The Effect of Childhood ADD/ADHD on Parental Workforce Participation

Emily J. Callander, Faith Allele, Hayley Roberts, William Guinea, Daniel B. Lindsay

Research output: Contribution to journalArticleResearchpeer-review

2 Citations (Scopus)


Objective: This research aimed to examine the impact of attention deficit disorder (ADD)/ADHD in children on parental labor force participation across different child age groups. Method: This study utilized a longitudinal, quantitative analyses approach. All data were collected from Wave 6 of the Growing Up in Australia: The Longitudinal Study of Australian Children (LSAC) survey. Results: After adjusting for various confounders, mothers whose children were 10/11 years old and had been diagnosed with ADD/ADHD were significantly more likely to be out of the labor force compared with those mothers whose child had not been diagnosed with ADD/ADHD. The impact was more pronounced for single mothers. No significant influence on paternal labor force participation was found. Conclusion: In assessing the cost-effectiveness of interventions for ADD/ADHD, policy makers and researchers must consider the long-term social and economic effects of ADD/ADHD on maternal workforce participation when considering costs and outcomes.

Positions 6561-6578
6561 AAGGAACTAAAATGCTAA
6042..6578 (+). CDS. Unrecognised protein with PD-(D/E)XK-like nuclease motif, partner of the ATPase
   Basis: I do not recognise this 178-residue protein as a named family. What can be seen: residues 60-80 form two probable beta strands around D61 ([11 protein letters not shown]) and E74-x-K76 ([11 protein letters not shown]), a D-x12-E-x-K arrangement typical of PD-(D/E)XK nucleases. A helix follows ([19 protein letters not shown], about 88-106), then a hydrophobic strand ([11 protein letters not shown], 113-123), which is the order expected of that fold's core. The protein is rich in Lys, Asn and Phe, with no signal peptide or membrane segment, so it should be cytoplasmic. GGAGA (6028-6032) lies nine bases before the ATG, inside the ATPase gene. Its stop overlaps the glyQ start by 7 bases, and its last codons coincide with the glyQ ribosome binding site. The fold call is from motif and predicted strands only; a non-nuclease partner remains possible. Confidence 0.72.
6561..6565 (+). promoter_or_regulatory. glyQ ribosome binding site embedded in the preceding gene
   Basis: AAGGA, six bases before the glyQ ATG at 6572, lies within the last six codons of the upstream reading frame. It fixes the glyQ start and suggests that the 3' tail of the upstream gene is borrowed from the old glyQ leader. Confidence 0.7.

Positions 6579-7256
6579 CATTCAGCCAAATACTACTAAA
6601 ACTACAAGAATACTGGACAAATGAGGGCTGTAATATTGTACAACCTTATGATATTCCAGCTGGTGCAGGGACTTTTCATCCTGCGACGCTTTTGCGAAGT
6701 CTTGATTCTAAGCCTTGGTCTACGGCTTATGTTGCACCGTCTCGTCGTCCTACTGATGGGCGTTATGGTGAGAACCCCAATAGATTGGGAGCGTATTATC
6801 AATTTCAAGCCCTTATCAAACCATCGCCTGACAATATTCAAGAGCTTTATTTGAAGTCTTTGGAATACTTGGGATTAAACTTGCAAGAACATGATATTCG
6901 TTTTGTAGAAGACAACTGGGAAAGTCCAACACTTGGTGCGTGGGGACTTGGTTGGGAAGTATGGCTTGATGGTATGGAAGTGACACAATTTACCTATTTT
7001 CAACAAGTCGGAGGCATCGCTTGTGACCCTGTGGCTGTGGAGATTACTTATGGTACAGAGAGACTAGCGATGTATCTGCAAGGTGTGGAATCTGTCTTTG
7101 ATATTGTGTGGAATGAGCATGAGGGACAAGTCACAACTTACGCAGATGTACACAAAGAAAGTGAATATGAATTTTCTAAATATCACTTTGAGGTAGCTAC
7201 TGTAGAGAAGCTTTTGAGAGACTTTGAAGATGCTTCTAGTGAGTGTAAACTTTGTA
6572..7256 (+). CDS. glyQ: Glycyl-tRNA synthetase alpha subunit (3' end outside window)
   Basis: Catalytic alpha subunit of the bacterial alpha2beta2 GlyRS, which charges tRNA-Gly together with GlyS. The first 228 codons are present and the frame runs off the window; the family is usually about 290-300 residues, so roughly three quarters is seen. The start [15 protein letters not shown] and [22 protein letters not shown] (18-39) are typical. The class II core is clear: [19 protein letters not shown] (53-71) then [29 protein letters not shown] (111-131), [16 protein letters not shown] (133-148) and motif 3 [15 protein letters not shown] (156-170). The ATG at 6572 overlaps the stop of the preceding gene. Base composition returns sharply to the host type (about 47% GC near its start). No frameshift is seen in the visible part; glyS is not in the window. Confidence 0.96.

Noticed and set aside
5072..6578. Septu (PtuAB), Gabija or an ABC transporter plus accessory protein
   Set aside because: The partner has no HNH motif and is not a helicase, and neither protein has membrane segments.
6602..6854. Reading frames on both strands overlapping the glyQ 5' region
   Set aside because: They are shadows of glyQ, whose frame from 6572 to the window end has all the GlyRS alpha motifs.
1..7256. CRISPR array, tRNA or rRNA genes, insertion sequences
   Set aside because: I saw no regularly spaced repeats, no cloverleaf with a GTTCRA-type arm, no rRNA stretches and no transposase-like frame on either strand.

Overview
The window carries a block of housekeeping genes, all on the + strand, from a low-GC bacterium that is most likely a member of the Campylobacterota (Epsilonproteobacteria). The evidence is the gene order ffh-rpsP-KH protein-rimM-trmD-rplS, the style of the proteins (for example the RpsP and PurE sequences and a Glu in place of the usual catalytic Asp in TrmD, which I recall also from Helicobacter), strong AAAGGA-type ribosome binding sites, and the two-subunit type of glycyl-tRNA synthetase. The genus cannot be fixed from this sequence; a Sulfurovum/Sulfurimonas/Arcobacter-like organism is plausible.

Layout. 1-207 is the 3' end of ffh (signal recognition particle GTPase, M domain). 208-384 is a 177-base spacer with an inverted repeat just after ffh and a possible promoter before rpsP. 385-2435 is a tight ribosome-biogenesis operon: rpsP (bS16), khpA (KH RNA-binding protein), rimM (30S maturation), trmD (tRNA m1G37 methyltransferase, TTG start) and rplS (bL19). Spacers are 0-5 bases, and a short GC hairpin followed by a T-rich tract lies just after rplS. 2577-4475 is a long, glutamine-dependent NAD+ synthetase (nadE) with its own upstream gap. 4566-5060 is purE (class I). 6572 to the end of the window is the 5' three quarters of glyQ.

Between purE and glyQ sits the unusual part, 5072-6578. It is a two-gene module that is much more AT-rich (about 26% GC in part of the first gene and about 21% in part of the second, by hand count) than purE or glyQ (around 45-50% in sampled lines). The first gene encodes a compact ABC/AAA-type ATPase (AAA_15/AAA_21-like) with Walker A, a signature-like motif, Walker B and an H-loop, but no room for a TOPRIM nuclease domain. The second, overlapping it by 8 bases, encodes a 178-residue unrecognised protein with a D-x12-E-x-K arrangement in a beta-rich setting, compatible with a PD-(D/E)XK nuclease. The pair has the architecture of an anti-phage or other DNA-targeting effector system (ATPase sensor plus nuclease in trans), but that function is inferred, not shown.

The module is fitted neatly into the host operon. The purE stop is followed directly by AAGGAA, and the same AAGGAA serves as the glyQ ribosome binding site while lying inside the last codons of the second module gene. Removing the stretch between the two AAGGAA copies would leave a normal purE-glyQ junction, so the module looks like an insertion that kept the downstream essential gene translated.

Original languageEnglish
Pages (from-to)487-492
Number of pages6
JournalJournal of Attention Disorders
Issue number5
Publication statusPublished - Mar 2019
Externally publishedYes


  • family impact
  • health economy

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